Wild Semester (New Mexico)
Required Texts and Materials
- Intructions for taking Field Notes, an essential part of this program.
- The Outward Bound Wilderness First-Aid Handbook, Revised and Updated. Most updated version
- Silva Ranger compass with adjustable declination AND built in clinometer.
Course Objectives: Biology 342 seeks to give the student an understanding of: the natural history, the taxonomic characteristics, and the phylogenetic relationships among vertebrates of the United States, with focusing on both southeastern and southwestern species.
The emphasis is on amphibians, reptiles and mammals; however, a number of the more common bird species will be examined. The course also seeks to give the student a practical understanding of field research techniques and the role of biological collections, particularly as these relate to diversity and conservation studies.
Books required for this class include:
- A Field Guide to Western Reptiles and Amphibians: Field Marks of All Species in Western North America, Including Baja California (Peterson Field Guide Series) by Robert C. Stebbins. Most recent edition
- Peterson Field Guide to Mammals of North America, Fourth Edition, by Fiona Reid. Most recent edition
- Sibley Field Guide to Birds of Western North America,by David Sibley. Most recent edition.
- Additional readings from other books and the primary literature will be assigned and used in laboratory work, class discussions and examinations.
Specimen Preparation Kit:
Field Notebooks: Recommended: Ben Meadows Company Field Book (#101595)
Pens: Required: Uniball, Micro or Fine, black ink. Bring at least 10!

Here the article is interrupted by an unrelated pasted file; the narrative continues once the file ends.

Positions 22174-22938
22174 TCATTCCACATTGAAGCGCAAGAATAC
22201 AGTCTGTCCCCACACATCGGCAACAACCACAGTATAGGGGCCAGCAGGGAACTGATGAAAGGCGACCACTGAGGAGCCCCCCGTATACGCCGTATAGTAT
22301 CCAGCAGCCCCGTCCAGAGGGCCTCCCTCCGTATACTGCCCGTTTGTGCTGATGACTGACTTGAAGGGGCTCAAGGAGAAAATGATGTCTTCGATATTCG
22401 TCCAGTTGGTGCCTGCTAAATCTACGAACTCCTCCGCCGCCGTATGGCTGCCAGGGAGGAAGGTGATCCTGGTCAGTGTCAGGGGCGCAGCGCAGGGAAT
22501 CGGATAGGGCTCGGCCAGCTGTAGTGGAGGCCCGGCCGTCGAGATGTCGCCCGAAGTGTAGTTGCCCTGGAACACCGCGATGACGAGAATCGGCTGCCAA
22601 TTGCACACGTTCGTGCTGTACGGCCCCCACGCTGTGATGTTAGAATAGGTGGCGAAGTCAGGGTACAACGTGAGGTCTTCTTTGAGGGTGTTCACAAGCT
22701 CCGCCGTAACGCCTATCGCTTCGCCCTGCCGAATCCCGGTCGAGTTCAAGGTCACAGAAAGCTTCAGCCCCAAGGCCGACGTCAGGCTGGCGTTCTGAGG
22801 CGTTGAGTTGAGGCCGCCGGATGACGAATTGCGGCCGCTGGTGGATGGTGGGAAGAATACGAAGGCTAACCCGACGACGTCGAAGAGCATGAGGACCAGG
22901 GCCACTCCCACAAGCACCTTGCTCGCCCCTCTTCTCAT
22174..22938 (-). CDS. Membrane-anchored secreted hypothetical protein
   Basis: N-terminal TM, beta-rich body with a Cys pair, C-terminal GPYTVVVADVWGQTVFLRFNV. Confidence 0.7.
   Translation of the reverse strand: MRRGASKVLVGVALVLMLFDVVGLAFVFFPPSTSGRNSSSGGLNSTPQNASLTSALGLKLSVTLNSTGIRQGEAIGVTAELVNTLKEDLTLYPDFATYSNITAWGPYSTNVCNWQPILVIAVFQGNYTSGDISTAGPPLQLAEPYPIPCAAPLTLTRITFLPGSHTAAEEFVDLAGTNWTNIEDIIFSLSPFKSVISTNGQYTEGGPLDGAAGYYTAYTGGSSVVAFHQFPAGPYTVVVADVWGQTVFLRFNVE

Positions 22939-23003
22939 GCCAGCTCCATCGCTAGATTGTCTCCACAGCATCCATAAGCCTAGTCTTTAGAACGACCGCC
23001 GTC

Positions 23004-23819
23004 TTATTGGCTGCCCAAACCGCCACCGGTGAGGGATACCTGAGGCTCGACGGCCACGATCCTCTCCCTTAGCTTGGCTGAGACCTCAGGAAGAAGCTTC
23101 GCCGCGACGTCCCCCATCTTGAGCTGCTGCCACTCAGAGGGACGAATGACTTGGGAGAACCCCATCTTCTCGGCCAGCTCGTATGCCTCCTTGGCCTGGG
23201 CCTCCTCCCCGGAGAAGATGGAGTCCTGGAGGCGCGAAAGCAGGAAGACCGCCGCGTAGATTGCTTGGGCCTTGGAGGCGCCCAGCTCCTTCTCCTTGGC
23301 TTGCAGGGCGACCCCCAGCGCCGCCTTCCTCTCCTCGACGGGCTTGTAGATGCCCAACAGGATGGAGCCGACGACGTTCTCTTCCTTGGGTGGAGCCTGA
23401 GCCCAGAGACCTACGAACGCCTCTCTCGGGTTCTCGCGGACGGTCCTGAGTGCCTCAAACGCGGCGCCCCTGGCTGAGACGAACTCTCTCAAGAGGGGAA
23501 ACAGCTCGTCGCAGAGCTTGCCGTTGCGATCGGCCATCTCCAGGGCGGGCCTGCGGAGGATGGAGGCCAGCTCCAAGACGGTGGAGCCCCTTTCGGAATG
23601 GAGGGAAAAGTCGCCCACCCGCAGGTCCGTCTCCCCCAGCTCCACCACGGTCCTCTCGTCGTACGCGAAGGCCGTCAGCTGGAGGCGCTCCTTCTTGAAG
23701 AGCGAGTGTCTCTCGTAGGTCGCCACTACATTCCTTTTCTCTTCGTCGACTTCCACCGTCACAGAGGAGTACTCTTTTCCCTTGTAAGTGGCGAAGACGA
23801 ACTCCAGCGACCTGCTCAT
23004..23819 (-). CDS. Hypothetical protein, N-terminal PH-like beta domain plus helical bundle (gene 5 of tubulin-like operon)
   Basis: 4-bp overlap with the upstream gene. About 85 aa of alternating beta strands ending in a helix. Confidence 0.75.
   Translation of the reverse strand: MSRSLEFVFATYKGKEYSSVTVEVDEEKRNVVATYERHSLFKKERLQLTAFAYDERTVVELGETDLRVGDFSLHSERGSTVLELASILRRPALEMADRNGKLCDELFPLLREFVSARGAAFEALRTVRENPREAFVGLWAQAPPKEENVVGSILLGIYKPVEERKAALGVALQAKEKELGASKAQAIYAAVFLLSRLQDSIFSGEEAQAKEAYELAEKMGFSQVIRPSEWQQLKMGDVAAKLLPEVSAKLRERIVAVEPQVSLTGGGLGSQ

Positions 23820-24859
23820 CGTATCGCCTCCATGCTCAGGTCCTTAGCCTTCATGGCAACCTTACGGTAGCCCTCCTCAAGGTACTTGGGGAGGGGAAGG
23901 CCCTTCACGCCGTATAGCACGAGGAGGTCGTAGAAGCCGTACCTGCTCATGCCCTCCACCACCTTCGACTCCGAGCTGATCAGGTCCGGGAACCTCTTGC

Course Objectives: Biology 430 is a technical introduction to fisheries, forestry, wildlife and land management.
It is also an introduction to conservation biology in a formal sense.
The goal of this course is to give the student an understanding of the historical development of these disciplines, the agencies charged with
resource management, the current legislation that mandates their policies, and most importantly, a working knowledge of management practices within
- Conserving Living Natural Resources: In the Context of a Changing World, by Bertie Josephson Weddell, Cambridge University Press; 2002 (ISBN: 0521782708)
- A Sand County Almanac: with Essays on Conservation from Round River, by Aldo (da man) Leopold, Ballantine Books, New York, (ISBN: 0-345-34505-3)
- River of Spirits: A Natural History of New Mexico's Las Animas Creek by Harley G. Shaw (Editor) and Matilde Hozwarth (Photographer) Publisher: The History Press, ISBN-10: 1625858604, ISBN-13: 978-1625858603
- The first two books in their entirety are required reading for the class. Additional readings will be assigned during the semester. You may be called upon in class to thoughtfully discuss topics in the reading. Your performance in these discussions will constitute 5% of your grade.
Course Objectives:Biology 340 seeks to give the student an understanding of: the interactions among organisms and between organisms and their environments, the consequences of these interactions for population dynamics, community structure, and the flow of energy and matter through ecosystems, all within the context of evolutionary processes. The course will also consider environmental issues and conservation.
The text book required for this class is Ecology: Concepts and Applications, 3rd Edition. 2013. By Michael Cain, William D. Bowman, Sally D. Hacker, Sinauer Associates, Inc., Publishers.
Any material presented in the text will be considered testable material whether or not it has been discussed in class. Other readings from the primary literature will be assigned and used in laboratory work and class discussions.